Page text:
“I’m just trying to keep the businesses that are here so they can employ my kids and the neighboring kids,” said Gallo.
A representative from the office of Councilmember Lynette Gibson McElhaney, who represents the District 3 area that includes Tent City, did not return a request for comment.
Some camps do have formal security workers. At one of the city’s three Tuff Sheds sites, at Castro Street and 6th Street, a security guard sits behind a locked gate at all hours. A guard who would only give his name as “Mr. Murphy” said he has been working at this site for about six months. “Everything has been pretty smooth,” he said. “Don’t really have any challenges. Maybe at a different site it’d be different, but this site it’s perfectly fine. There’s really no issues.”
“What I do here is I check the people in and out who leave—the residents and the guests—in and out. I walk around and make sure no one that doesn’t belong here that didn’t check in didn’t hop the fence, didn’t come in here,” Murphy said, describing his job. “There are certain rules, so if you obey by the rules, that’s fine. If you violate the rules, you can’t come back.”
“If there was an argument or dispute, I would let each party talk and I would settle it for them. But it’s pretty safe. It’s like a family environment, really,” he continued.
Karen Boyd, communications director for the city administrator’s office, said that employing security guards was a lesson learned early on in the city’s endeavors to create livable communities for the homeless. “One of the important lessons we learned in an earlier 6-month pilot program that began October 2016 was the importance of having 24/7 site management and security at each cabin community,” Boyd wrote in an email. (She did not respond to follow-up requests asking for specifics on the problems the pilot program encountered.)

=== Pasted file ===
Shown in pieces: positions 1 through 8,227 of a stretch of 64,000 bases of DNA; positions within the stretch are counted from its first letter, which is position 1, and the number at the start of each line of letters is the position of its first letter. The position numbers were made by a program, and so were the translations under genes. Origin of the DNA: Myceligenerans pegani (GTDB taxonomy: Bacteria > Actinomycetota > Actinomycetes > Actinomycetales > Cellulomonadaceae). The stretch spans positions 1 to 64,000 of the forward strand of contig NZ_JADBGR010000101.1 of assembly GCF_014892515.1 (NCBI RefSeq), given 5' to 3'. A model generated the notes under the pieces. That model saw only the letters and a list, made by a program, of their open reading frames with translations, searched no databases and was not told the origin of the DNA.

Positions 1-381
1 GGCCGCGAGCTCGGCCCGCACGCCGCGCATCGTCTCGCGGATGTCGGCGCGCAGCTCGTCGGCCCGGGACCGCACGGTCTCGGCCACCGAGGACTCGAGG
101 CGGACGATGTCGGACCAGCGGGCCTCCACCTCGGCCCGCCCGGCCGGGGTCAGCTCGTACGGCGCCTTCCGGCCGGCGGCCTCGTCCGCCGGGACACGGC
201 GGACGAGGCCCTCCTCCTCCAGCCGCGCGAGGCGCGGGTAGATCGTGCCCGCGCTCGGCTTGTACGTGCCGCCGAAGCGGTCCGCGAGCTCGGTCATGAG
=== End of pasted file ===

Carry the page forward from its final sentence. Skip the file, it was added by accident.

“Although program participants can come and go freely 24/7,” she continued in the email, “there is a secured pedestrian call gate, and each cabin has a front door that locks. In addition, there is secured storage for participants’ belongings.”
Advocates for the homeless like Bee think that, in the short term, the city could reduce theft by providing lockers at more camps. “Other cities have provided storage lockers for unsheltered residents, and not only has that curbed theft, but allows folks to have the needed mobility to stabilize their lives,” she wrote in an email. “How are you gonna go take a shower, or go to an appointment or go to work if you know if you leave your tent, it will be ransacked?”
But in the longer term, she and Freinkel agree that the best solution is providing people a permanent place to live. “What we need is housing. If you want to talk about keeping people safe, we need to put them indoors immediately,” said Bee. “That’s really the only answer to the homeless problem, to the issue of safety, to the issue of crime. All of that goes back to housing.”
“The only difference between them and anyone else,” Freinkel said, “is that they don’t have enough money to pay rent.”